If you like big, bold red wines, Angeli should become one of your favorites.  It reminds me of Ferrari-Carrano’s reds from the more celebrated Sonoma County.  Syrah is technically not as difficult a grape to grow as Cabernet, and Cabernet is especially hard to do in the Santa Inez Valley, well south of California’s prized Napa/Sonoma vineyards.  However, a plus for the Syrah grape is that a good wine can have a soft, velvety mouth-feel in comparison to Cabernet, and a much less off-putting “tannic” taste.  The problem with these wines, however, is that they just don’t have the ‘punch” of a really nicely aged Cabernet.  I can give testimony, however, that Angeli is unlike most Syrahs in that it not only has a wonderful first taste and deep color and richness, without tannic taste, but it also has what truly advanced arm-chair wine tasters refer to as “cojones.”  (No offense intended to anyone who might take offense).

Angeli is not cheap, it costs about $68 a bottle retail – if you can find it.  If you are planning a special meal at home that calls for a big red wine and you don’t want to wait for the aging process, give this one a try.  Sam has it at http://www.losolivoscafe.com/ but please do not mention my name, I don’t want him to think I like it too much or he’ll raise the price.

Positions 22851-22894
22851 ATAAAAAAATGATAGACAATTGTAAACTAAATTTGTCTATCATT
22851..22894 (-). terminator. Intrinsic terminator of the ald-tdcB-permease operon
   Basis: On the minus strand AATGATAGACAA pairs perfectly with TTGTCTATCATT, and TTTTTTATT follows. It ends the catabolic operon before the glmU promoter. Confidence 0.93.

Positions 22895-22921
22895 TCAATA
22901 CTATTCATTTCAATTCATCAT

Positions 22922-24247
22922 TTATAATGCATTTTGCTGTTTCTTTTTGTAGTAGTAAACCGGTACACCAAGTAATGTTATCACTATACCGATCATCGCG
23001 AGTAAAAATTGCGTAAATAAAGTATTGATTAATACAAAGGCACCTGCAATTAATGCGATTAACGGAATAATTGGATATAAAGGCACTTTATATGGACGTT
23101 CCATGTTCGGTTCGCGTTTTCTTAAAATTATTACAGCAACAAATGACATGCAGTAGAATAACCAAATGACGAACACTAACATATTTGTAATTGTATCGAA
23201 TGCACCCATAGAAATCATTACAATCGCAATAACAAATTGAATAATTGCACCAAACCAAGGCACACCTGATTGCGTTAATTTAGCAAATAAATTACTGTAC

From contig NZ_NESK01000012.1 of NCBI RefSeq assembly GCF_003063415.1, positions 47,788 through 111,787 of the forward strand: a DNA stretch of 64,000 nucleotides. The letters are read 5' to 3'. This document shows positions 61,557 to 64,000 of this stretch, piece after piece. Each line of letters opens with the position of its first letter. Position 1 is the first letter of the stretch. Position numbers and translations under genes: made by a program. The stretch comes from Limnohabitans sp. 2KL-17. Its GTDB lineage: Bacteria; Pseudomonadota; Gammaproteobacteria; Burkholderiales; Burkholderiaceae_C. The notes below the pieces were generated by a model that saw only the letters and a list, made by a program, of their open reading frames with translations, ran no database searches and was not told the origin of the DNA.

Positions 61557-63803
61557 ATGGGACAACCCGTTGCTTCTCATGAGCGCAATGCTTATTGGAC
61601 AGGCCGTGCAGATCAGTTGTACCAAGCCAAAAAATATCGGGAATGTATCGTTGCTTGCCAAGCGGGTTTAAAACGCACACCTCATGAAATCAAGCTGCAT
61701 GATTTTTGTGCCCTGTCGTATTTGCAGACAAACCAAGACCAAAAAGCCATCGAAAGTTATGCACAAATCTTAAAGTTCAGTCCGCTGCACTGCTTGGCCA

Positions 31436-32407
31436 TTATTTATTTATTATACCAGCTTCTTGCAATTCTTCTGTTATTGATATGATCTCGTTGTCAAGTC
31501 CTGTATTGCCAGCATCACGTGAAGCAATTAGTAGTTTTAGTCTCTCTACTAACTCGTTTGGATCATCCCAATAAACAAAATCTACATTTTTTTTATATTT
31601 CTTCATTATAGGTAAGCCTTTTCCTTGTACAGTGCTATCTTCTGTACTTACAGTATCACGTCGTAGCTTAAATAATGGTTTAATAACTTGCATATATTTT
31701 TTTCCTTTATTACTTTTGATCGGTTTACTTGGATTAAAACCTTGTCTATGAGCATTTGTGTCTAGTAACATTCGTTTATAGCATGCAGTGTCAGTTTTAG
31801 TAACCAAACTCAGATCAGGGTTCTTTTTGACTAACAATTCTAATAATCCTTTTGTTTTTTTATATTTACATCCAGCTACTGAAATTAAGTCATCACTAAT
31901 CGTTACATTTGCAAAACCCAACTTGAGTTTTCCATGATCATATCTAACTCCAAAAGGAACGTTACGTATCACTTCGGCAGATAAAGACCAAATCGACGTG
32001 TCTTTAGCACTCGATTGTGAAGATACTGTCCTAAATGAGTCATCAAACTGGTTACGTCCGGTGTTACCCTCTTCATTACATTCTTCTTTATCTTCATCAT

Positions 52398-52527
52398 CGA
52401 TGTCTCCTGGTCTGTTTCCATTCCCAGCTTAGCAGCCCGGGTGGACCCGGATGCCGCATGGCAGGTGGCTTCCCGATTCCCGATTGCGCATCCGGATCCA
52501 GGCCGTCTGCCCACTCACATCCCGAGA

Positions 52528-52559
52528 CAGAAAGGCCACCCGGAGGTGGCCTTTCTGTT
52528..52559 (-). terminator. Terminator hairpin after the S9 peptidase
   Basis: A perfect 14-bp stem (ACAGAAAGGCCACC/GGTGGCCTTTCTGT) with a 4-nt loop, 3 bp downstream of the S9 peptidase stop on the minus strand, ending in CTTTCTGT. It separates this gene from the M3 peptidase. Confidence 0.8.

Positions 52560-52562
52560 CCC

Study: Valley among state’s ‘struggling, forsaken’

A new quality-of-life study of California finds that Central Valley counties either fit into a “struggling” 38% of the population or are among “The Forsaken Five Percent” with residents “bypassed by the digital economy.”

The new study released today is from the American Human Development Project, an initiative of the Social Science Research Council with financial support from the Conrad N. Hilton Foundation. Called “A Portrait of California,” the study explores “well-being and access to opportunity across the Golden State.

The report uses the American Human Development Index, a composite measure of health, education and standard of living, and uses a 0 to 10 scale. Topping out among the state’s five most populous metro areas, San Francisco’s HDI measure is 6.97, while Riverside-San Bernardino is at the bottom at 4.58.

Read More at the Business Journal